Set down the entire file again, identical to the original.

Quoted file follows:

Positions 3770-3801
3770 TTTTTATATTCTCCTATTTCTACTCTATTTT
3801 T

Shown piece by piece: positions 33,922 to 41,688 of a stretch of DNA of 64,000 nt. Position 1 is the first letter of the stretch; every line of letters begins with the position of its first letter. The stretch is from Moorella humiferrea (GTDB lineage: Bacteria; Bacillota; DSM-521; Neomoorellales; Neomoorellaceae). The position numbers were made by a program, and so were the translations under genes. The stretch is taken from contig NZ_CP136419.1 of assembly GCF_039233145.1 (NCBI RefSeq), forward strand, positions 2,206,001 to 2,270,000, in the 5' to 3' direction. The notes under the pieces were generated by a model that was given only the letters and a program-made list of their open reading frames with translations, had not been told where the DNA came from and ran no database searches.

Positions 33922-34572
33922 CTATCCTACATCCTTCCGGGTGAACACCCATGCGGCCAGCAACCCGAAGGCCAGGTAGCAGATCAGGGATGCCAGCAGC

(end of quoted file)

Positions 3770-3801
3770 TTTTTATATTCTCCTATTTCTACTCTATTTT
3801 T

Shown piece by piece: positions 33,922 to 41,688 of a stretch of DNA of 64,000 nt. Position 1 is the first letter of the stretch; every line of letters begins with the position of its first letter. The stretch is from Moorella humiferrea (GTDB lineage: Bacteria; Bacillota; DSM-521; Neomoorellales; Neomoorellaceae). The position numbers were made by a program, and so were the translations under genes. The stretch is taken from contig NZ_CP136419.1 of assembly GCF_039233145.1 (NCBI RefSeq), forward strand, positions 2,206,001 to 2,270,000, in the 5' to 3' direction. The notes under the pieces were generated by a model that was given only the letters and a program-made list of their open reading frames with translations, had not been told where the DNA came from and ran no database searches.

Positions 33922-34572
33922 CTATCCTACATCCTTCCGGGTGAACACCCATGCGGCCAGCAACCCGAAGGCCAGGTAGCAGATCAGGGATGCCAGCAGC